I appreciate Acting Up Stage’s dedication to producing underproduced musicals. Though it’s not a favourite of mine (only one song is particularly memorable and I don’t think the story is much illuminated by being told musically), Grey Gardens won multiple Tonys back in 2007 but had all but disappeared since then so I was very glad to see it chosen by one of the only musical theatre producers in the city (who desperately need to expand their programming beyond just one major production a year). Unfortunately, director Ann Hodges does little to add artistic interest to the piece and the sad story of mother-daughter shut-ins Edith and Edie Beale is presented almost just like the documentary that inspired the musical- strictly factual with little commentary, consideration or serious character study. The lack of character development is so dire that Lisa Horner (who plays both Edie and Edith in two different timelines) appears to have melded the two characters into one person, having little in common with either Kira Guloien (vague but lovely as young Edie) or Nicola Lipman (hidden by her cat lady trappings as older Edith). The production values from Acting Up Stage are always top-notch but Grey Gardens has neither the directorial artistry nor the overall performance standard I want to expect from a company this renowned.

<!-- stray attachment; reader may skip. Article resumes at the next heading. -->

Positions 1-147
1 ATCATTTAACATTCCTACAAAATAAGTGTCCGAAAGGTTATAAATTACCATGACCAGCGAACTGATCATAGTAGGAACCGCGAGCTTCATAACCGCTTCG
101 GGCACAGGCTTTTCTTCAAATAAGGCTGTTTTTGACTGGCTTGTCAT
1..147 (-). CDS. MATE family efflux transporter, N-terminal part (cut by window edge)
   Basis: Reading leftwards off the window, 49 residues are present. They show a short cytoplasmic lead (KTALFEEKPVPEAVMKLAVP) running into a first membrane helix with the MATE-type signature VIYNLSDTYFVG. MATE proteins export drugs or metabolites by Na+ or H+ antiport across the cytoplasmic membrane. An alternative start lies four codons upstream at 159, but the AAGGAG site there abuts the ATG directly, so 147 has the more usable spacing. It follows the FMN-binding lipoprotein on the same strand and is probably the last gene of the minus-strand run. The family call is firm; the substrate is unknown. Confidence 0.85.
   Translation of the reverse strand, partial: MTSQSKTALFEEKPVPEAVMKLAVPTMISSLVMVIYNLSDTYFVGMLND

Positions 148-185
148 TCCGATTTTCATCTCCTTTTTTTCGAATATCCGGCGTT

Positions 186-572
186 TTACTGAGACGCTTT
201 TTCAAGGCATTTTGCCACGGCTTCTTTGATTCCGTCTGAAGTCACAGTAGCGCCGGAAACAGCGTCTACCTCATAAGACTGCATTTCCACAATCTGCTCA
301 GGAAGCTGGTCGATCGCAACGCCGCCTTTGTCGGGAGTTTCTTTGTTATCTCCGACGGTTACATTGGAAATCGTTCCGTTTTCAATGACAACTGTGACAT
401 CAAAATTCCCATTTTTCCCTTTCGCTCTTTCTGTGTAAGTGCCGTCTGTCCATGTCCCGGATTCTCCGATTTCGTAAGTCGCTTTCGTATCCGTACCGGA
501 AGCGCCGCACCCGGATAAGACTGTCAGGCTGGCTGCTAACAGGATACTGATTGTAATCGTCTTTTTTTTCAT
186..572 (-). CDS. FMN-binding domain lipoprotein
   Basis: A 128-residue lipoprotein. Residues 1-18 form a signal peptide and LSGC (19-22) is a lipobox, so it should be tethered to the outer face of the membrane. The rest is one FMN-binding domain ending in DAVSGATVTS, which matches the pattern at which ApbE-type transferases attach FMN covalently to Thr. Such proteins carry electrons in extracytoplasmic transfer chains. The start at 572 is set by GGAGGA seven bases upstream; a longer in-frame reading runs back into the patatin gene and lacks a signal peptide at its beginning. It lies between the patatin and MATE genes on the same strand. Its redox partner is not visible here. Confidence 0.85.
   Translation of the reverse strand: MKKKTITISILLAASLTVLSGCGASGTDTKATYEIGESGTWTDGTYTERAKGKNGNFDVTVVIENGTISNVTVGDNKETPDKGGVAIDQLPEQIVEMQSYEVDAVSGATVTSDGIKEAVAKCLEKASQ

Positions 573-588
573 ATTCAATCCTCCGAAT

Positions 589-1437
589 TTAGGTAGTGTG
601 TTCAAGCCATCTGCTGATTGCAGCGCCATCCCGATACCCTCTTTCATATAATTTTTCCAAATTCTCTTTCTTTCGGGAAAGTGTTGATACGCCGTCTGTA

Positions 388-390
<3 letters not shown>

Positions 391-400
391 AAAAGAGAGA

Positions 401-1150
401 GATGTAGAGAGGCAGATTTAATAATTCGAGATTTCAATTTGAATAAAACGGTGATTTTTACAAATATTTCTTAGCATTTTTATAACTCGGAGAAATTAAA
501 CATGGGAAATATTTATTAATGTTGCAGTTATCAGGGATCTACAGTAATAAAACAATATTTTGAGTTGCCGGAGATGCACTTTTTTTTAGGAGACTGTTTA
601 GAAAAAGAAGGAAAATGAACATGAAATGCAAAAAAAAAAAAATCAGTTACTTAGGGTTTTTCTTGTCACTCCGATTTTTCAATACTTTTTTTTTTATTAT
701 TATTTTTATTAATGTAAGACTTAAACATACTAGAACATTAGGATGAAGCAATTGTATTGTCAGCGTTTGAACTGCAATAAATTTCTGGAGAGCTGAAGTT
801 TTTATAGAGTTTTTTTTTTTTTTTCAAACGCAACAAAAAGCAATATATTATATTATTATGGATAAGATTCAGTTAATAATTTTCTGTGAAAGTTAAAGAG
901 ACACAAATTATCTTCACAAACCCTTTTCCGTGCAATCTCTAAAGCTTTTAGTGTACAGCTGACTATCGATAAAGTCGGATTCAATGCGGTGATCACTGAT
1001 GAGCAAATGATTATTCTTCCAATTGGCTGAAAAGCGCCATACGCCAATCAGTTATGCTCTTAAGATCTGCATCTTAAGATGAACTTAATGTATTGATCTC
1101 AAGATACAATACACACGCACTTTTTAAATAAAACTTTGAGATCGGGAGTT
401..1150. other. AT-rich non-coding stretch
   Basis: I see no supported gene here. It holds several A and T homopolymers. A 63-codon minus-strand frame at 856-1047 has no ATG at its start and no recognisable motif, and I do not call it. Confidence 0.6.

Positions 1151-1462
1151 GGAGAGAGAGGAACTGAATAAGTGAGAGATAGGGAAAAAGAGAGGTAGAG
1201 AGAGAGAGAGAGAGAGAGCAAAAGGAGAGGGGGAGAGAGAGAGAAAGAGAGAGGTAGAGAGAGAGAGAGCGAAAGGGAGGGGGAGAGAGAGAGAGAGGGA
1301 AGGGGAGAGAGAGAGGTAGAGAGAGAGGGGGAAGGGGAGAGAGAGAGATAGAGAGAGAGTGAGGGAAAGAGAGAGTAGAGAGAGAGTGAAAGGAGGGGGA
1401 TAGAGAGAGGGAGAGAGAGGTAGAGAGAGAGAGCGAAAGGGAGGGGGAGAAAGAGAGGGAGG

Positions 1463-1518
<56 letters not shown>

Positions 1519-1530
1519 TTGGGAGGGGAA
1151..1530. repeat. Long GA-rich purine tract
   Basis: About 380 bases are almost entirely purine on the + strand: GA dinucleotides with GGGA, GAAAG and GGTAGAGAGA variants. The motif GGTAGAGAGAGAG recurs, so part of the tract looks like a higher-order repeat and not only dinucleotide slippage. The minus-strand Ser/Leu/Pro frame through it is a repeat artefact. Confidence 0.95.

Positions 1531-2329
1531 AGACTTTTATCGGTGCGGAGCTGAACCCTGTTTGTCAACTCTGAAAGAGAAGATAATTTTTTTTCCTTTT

Oleanna (Matchstick Theatre)
Oleanna is tricky business. Mamet always is but Oleanna, in particular, is tricky business. It requires absolute mastery of the playwright’s demanding language and precise pacing or the intricately constructed ambiguity of the character interactions gets undermined. The actress playing Carol needs to seem thoughtful and trustworthy while the actor playing John should be careless, casually commanding and kind of scummy for the plot to make any sense… unless your view of the play is as a fundamentally misogynistic piece of work about a vengeful shrew (in which case, you should not be producing the play at all- plays about misogyny, fine; misogynistic plays, not fine). This production accomplishes none of the things necessary to make Oleanna the true, sad, complicated play it can be but almost never is.